It's been a long time since I've done a book review. Because it's been a long time since I've read a book.
I did read Silas Marner in January after boards. And I liked it more than I thought I would. Granted, it did have the overly long conversation in the tavern that many of the classic 1800s English novels seem to love.
I actually have been reading. For the most part, it is material that no one wants me reviewing on my blog. No doubt my review of Anesthesia and Co-Existing Disease would be enthralling, but I'll spare you. Because it's Monday.
I've also been reading to Bug. My boys and I read together every single night. Call it a family tradition (my mother read to us every night.) It used to picture books: Where the Wild Things Are, Harold and the Purple Crayon, The Very Hungry Caterpillar, Verdi. With Monkey, it still is.
But since Bug is now a little older, we've been branching out to novels. We've read Winnie-the-Pooh, Charlotte's Web, Black Beauty, Mrs. Piggle-Wiggle, The Little House on the Prairie series.
And then I was stumped. I didn't know what to read next.
Until I came across a review for Kate DiCamillo's books. The review was so complementary that I immediately decided they would be Bug's and mine next books.
We started with Because of Winn-Dixie.
Told from the point of view of 10-year-old India Opal who lives with her father, this is a story told openly and honestly. After all, given the chance, children will be open and honest, even if to a fault.
India Opal's mother left her for her father to raise when she was 3 years old. Lonely and feeling disconnected from everyone around her, she happens upon a stray dog. And through Winn-Dixie, she finds friendship, forgiveness, and love.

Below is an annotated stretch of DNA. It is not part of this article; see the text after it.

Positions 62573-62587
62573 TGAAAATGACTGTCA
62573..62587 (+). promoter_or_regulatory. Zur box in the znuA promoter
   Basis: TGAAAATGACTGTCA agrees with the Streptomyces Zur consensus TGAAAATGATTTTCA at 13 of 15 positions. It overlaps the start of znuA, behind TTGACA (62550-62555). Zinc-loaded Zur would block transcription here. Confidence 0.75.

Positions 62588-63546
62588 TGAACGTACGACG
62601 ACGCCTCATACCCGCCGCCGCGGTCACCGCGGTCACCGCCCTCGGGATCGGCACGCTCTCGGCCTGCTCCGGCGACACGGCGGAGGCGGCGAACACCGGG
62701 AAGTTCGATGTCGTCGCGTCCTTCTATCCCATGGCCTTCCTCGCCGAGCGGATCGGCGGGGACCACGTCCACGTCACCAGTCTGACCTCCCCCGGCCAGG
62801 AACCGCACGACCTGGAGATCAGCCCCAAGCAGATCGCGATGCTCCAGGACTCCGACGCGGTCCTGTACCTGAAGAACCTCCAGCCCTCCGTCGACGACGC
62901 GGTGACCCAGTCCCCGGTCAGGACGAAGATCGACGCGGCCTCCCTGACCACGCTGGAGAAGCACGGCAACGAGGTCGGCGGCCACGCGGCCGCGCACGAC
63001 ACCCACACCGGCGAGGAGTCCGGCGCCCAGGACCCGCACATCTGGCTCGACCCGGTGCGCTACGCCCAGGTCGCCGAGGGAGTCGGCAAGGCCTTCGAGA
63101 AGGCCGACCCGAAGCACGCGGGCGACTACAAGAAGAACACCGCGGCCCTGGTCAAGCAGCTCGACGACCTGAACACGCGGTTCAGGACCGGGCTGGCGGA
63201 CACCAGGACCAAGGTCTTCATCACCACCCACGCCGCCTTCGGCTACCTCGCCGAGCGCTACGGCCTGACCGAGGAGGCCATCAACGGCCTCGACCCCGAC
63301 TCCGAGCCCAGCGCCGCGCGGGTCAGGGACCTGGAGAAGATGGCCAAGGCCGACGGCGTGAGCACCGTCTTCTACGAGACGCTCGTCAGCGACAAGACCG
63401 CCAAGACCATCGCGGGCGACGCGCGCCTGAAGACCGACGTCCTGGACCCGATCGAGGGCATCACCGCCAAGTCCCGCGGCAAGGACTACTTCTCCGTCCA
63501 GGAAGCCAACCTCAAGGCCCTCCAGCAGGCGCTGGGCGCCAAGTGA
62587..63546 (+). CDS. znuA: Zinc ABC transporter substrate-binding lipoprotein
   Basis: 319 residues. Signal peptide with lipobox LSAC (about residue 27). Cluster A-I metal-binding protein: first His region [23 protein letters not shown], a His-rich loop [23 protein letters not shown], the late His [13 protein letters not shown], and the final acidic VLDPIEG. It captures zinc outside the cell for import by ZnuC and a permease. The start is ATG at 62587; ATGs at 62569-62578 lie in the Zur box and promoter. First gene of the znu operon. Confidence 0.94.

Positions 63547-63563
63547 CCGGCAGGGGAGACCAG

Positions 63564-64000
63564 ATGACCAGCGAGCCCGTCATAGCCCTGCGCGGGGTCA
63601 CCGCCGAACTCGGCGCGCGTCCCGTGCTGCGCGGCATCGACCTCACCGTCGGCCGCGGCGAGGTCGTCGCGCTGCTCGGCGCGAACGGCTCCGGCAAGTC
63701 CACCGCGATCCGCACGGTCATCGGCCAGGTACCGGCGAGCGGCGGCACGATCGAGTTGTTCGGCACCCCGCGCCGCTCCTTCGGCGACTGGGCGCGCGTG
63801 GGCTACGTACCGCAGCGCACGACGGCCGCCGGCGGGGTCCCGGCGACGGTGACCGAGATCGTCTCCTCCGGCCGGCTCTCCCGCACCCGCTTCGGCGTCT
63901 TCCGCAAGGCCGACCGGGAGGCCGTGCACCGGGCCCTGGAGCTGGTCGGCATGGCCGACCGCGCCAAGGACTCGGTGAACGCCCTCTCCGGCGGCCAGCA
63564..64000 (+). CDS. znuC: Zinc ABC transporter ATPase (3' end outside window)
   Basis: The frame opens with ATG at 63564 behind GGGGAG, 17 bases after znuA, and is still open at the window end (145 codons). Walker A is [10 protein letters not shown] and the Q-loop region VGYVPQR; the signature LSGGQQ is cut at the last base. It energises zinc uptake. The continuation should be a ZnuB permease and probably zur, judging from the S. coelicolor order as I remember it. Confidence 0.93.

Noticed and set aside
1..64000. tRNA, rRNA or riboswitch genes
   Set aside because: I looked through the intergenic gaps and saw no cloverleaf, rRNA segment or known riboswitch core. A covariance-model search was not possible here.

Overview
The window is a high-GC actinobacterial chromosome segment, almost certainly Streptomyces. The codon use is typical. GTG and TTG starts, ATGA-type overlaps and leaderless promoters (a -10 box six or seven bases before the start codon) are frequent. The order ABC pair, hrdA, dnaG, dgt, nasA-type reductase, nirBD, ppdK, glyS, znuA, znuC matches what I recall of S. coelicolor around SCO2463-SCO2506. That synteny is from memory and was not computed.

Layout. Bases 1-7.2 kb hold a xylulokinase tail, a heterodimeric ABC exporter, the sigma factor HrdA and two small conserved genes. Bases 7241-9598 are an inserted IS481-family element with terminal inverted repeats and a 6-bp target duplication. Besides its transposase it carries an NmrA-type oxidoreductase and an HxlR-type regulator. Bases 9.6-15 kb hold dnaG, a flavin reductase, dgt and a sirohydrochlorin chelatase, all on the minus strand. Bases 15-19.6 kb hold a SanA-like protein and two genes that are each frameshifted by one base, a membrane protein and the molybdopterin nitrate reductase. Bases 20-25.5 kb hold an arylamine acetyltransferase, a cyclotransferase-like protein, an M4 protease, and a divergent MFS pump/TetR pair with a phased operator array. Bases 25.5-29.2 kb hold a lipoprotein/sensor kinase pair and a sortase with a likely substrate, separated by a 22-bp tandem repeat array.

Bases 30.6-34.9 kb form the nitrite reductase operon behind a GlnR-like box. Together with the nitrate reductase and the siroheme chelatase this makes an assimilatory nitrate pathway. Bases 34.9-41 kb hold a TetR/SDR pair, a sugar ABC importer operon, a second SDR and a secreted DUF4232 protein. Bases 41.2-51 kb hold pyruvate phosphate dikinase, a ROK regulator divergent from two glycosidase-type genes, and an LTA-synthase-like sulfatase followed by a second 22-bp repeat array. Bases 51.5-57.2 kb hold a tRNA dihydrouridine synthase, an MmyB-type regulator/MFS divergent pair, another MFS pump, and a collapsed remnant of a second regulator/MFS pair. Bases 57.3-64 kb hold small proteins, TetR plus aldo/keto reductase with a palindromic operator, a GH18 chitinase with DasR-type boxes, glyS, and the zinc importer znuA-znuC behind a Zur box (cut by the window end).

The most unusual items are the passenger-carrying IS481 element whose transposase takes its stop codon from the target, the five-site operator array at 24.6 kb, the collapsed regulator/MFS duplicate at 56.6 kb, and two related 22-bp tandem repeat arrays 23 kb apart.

There were mature themes throughout the book, including discussions about alcohol abuse, death of a child, and parental abandonment. But the story presents them simply and openly, allowing Bug and I to talk about the issues without them feeling awkward or overwhelming.
I'll be honest. I'm in love with this book. The writing, while simple enough that my seven-year-old understood every line, is poetic and haunting. Over and over, I found myself aching a little because of the sadness and beauty. There is humor and anger and happiness.
There is no exciting story line. No climax of the plot. This is a story about relationships and emotions, not about plot twists or surprise endings. It is written for children. I saw Bug connect to the heroine and her dog more than he has connected to any book so far. But the writing and themes made me enjoy this book just as much as my son.
I can't wait to read the rest of DiCamillo's books!
And if you have any suggestions for books to read out loud to a very smart seven year old boy, please let me know! We only have 3 DiCamillo books left!